Even a chimp can write code

Wednesday, May 30, 2007

Microsoft Surface: What WPF Can Do For You

Microsoft Surface
Today Microsoft announced the Surface, a new line of consumer products that turn "an ordinary tabletop into a vibrant, dynamic surface that provides effortless interaction with all forms of digital content through natural gestures, touch and physical objects. Beginning at the end of this year, consumers will be able to interact with Surface in hotels, retail establishments, restaurants and public entertainment venues." If the videos on the Surface website seem impressive, you haven't even scratched the surface yet. Using the real product is way cooler!

The Surface team has thus far been operating under the radar. I'm proud to say that the device runs a variant of Windows Vista and uses Windows Presentation Foundation (WPF) for its user experience. It shows how WPF can be a game changer when you exploit its power. It is understandable that the first generation of the product - shipping in the second half of 2007 - is out of reach of the average consumer, and is focused on businesses. I expect that in a couple iterations, component prices, usage scenarios and its economic network will work their way to the mainstream. We've seen that story before. These are good tidings for designers and developers; as Rob points out, this is a "nice device to leverage some of your WPF programming skills on!". This is a great time to pick up and hone those WPF, Silverlight and Expression tools skills.

Congratulations to our friends in the Surface team on the public unveiling of a fantastic product.

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Saturday, May 19, 2007

View Source - Giving It Back with Silverlight

Much of my HTML, Javascript and CSS learning came by way of the View Source context menu option in Netscape Navigator and Internet Explorer with some tinkering on (the old) Geocities. My experience in that domain is hardly unique. And I had the opportunity to learn from the best; to sit on the shoulder of giants, as it were. I'd posit that the acceptance, popularity and ubiquity of the universal web is in large part due to that "openness" and the ethic of sharing. By keeping XAML in Silverlight a mere step away from your piqued curiosity, we're actively trying to make it easier to learn from the best.

Ernie Booth takes away what little remnants of pain existed on the newbie programmer's path to Silverlight nirvana with his excellent plug-in for Lutz Roeder's Reflector. Check out Ernie's post entitled View Source Reflector tool for .NET Silverlight sites. A must-have tool for the Silverlight developer.

Needless to say, should you care about protecting your IP, the tool doesn't circumvent any existing safeguards you have in place.

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Friday, May 18, 2007

We Popfly High, No Lie, You Know It

With what it states as "another piece in [Microsoft's] company-wide outreach in helping non-professional developers build everything from Xbox games to Robotics to custom Web applications using Windows Home Server", Microsoft today announced a new service called Popfly.Microsoft PopflyIt comprises a set of online visual tools so non-programmers can create web experiences, and a social aspect involving a community watering hole where people and view, share, remix and rate content. And did I mention Popfly was built using Silverlight? Popfly is currently accepting limited participants for its private alpha.

Personally speaking, Soma's and John Montgomery's talk about extending tools like Visual Studio to the Live world, is starting to make sense. Of course, this is just a step in that direction. John was kind enough to give us on the Silverlight team a sneak peek at Popfly at a Friday Beer Bash some weeks ago. As a fan of UNIX Pipes programming paradigm, I was immediately fascinated by some aspects of the Popfly Creator. We'd have loved to have shown this off circa Mix 07, but John and team rightly were looking at Maker Faire as the correct avenue to showcase this.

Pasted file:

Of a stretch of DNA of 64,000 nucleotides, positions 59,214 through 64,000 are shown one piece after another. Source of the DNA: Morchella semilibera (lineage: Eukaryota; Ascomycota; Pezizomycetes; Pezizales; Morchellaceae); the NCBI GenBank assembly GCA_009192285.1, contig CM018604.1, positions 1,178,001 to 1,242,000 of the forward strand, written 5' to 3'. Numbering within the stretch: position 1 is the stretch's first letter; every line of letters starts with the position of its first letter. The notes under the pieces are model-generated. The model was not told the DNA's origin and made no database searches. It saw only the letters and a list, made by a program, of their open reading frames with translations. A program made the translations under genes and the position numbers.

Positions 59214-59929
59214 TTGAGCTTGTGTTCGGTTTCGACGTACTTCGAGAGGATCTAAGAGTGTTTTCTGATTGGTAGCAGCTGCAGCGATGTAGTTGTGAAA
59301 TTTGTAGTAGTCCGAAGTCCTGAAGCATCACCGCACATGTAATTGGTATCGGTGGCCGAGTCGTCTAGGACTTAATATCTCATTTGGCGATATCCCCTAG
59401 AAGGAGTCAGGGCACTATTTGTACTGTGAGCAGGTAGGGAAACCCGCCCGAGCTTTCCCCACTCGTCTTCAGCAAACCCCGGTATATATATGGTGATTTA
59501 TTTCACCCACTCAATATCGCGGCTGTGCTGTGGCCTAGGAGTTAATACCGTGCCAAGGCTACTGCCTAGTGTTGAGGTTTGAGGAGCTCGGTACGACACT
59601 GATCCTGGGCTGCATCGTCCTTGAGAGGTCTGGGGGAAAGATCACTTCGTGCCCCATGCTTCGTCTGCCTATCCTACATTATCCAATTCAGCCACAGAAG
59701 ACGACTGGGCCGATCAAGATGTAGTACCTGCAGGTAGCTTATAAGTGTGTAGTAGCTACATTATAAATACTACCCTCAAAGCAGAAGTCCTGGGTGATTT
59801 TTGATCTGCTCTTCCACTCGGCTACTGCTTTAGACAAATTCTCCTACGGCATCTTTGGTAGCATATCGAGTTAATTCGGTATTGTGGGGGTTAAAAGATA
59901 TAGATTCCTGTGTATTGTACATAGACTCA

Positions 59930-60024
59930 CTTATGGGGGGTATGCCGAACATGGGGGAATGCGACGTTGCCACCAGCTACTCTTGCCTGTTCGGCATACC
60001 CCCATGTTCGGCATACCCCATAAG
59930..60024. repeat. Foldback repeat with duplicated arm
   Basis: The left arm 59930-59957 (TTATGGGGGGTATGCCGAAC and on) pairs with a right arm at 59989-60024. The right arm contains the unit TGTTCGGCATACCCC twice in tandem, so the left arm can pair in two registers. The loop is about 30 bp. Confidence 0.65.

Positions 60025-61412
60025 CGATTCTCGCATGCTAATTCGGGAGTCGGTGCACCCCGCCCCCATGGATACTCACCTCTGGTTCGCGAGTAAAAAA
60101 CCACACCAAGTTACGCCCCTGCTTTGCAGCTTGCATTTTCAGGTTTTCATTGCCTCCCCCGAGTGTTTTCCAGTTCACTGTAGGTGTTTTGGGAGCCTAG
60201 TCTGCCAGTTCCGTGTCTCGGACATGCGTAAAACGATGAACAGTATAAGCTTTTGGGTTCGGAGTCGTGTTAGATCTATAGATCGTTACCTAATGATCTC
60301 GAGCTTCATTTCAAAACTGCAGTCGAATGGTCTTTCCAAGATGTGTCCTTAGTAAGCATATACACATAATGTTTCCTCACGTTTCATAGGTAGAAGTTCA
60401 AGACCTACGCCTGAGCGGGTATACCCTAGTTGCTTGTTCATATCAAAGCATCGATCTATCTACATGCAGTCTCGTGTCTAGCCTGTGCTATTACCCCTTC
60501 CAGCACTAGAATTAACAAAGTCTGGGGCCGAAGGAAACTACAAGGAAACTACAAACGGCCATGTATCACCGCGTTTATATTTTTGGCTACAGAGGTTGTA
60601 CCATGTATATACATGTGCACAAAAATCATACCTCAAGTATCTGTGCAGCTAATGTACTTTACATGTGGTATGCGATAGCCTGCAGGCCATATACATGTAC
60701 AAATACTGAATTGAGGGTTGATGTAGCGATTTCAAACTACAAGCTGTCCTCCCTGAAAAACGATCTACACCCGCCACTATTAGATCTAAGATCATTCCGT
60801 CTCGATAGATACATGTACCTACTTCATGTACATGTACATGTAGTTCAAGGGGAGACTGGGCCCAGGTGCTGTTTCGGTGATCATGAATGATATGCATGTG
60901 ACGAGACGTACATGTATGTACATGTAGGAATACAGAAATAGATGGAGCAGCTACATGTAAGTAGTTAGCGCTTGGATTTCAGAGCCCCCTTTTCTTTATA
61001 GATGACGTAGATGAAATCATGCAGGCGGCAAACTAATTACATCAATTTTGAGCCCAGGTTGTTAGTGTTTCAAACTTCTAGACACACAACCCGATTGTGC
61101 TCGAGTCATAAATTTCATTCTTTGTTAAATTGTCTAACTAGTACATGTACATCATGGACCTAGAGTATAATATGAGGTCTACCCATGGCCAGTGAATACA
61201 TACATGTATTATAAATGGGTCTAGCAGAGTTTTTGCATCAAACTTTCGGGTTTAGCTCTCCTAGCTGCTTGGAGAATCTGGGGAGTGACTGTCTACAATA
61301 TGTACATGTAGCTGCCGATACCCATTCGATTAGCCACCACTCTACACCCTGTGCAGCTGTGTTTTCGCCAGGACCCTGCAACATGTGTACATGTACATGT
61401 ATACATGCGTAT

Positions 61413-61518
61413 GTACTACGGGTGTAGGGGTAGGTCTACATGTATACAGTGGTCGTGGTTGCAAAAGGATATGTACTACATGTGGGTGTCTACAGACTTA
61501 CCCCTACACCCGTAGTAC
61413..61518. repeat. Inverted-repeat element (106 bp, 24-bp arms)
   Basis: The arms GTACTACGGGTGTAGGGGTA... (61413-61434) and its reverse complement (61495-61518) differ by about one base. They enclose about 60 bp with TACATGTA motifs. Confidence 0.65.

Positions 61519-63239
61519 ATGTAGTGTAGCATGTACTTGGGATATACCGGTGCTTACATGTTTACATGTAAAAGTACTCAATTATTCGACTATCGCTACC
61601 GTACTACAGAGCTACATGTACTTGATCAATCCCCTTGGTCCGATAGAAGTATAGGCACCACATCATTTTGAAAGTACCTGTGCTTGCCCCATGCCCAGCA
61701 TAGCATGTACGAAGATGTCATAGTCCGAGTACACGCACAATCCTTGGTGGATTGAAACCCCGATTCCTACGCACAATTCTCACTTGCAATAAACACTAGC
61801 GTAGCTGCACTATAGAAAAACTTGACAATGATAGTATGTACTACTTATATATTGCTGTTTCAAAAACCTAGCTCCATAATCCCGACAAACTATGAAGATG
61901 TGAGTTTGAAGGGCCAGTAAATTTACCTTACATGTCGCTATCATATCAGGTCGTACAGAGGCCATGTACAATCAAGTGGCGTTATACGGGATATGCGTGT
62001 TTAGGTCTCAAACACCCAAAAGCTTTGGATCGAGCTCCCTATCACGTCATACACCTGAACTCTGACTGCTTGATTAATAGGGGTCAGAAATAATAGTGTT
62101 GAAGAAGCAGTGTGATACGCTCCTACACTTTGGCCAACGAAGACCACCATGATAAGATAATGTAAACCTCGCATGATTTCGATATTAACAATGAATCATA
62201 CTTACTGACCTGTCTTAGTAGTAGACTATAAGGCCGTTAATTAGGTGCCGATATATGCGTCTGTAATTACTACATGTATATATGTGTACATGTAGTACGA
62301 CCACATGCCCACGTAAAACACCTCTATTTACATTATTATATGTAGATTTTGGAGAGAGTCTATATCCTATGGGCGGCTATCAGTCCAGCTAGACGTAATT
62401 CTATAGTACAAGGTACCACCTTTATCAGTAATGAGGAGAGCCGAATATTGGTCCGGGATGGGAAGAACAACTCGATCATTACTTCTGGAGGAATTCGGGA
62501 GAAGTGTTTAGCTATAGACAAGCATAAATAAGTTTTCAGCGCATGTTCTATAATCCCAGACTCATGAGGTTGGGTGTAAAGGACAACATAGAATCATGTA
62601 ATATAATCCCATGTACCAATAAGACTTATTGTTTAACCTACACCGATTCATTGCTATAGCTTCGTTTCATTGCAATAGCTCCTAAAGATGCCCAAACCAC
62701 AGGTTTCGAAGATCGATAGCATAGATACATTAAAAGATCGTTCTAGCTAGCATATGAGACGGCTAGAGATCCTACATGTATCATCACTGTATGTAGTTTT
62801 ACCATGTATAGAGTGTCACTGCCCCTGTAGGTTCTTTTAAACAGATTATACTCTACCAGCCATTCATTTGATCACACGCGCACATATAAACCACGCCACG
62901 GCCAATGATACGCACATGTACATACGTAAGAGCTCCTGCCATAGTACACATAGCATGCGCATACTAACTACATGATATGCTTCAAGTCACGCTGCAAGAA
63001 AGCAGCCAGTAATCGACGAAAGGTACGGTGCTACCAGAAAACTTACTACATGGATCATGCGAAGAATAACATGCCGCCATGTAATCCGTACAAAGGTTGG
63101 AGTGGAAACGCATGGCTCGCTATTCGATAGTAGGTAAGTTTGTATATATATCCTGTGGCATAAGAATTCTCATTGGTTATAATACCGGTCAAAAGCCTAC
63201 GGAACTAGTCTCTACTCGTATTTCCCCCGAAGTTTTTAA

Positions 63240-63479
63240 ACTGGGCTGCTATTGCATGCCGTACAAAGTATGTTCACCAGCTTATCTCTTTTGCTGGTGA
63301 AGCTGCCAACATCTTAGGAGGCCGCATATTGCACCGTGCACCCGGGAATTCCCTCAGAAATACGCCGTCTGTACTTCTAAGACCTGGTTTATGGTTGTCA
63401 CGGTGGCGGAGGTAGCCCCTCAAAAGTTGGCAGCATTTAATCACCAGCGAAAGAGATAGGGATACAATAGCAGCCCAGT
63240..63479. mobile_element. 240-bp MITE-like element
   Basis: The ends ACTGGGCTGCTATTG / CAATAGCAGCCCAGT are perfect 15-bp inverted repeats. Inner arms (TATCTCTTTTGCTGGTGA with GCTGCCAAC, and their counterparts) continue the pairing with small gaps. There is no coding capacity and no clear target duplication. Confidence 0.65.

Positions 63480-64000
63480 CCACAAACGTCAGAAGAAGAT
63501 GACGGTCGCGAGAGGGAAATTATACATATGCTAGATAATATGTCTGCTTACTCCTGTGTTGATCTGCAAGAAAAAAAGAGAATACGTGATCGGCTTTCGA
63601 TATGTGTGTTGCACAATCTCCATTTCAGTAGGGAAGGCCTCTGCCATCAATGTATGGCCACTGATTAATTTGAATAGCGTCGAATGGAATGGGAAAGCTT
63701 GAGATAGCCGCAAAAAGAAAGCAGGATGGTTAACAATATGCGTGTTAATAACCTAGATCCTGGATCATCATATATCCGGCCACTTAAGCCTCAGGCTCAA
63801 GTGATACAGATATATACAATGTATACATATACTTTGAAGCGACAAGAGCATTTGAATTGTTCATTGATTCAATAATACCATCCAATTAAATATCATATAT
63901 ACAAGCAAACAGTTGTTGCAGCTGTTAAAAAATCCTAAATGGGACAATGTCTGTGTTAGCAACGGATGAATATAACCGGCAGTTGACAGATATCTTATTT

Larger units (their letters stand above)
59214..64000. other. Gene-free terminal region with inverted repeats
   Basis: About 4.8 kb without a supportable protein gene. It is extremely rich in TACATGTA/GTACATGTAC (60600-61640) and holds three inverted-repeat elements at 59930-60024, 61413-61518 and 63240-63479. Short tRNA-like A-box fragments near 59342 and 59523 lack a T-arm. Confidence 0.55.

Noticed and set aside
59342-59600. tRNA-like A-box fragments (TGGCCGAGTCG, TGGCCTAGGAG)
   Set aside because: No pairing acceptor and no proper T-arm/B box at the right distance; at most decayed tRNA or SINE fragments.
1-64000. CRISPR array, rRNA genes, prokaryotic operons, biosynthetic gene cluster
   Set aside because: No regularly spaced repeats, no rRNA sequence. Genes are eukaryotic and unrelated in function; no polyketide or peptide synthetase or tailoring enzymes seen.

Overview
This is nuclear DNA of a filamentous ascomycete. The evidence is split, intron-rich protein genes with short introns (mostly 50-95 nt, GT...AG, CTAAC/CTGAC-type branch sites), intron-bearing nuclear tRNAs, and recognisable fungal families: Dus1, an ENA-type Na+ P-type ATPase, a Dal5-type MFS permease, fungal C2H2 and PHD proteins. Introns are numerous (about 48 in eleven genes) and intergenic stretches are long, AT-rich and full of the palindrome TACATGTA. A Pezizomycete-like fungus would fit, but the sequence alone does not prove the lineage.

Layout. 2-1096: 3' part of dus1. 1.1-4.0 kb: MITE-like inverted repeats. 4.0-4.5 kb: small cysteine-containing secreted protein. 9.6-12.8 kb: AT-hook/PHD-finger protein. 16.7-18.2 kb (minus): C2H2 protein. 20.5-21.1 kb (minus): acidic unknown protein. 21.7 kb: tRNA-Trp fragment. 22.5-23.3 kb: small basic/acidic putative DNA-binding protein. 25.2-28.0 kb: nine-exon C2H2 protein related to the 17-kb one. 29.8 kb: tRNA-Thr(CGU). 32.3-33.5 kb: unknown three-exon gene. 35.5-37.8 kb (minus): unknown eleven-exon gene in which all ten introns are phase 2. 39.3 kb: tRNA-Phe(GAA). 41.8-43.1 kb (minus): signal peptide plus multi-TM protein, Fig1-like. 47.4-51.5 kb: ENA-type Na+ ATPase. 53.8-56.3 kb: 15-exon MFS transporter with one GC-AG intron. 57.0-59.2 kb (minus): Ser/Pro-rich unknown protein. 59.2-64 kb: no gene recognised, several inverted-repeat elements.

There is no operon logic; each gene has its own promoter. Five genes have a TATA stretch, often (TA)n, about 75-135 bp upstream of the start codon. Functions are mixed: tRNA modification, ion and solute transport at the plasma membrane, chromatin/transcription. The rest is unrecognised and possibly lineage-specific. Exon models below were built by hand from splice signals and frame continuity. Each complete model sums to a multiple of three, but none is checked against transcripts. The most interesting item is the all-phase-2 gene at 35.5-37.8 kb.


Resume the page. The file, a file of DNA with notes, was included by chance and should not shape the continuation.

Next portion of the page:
See one such Popfly creation in action here.

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Thursday, May 17, 2007

Namescopes in Silverlight

When you start naming things, you quickly realize that you need a method to disambiguate or resolve conflicts between names. When your sister cried out "Mom! Pete flushed the goldfish down the toilet!", your mom knew the "Pete" your sis was referring to was you, not the kid down the street. That's because she used an implicit name scope to infer.

What is a name scope?
Nick Kramer describes a name scope or namescope thusly:
"In almost all programming languages, names are not globally unique, they are unique only relative to other names in the same name scope. In C++ and C#, a name scope is roughly what goes between curly braces -- { }. And in C++ and C#, namescopes nest -- if the compiler can't find the name in the nearest namescope { }, it will look in the containing namescope.

Xaml names have many of the same issues. In <Button Name="foo">, foo is not unique to the whole program, there could be other xaml files with the same name. And you can instantiate that xaml file multiple times (e.g., multiple windows). "

Nick goes on to explain the role namescopes play in WPF. They kinda play a similar role in Silverlight.

Okay so we now know that a namescope is a logical grouping of named elements. Further, the "root" or ownership of a namescope is tied to a specific element and all of its named children fall into that namescope unless a child defines another namescope. This element is considered having the ownership of the namescope.

When do I care?
A namescope is typically created when the root visual is set. Well, in Silverlight there's a couple ways you, the app developer, can create elements in a separate namescope. One way is through a createFromXaml call in Javascript where you set the last parameter to true. The other is when you instantiate a Silverlight 1.1 Alpha control (see the SDK). In the latter case, the ControlBase class constructor makes a call to InitializeFromXaml in System.Windows.Controls.Control - which in a way is the managed equivalent of making a createFromXaml(xaml, createNamescope) call. You can use that approach for your custom controls.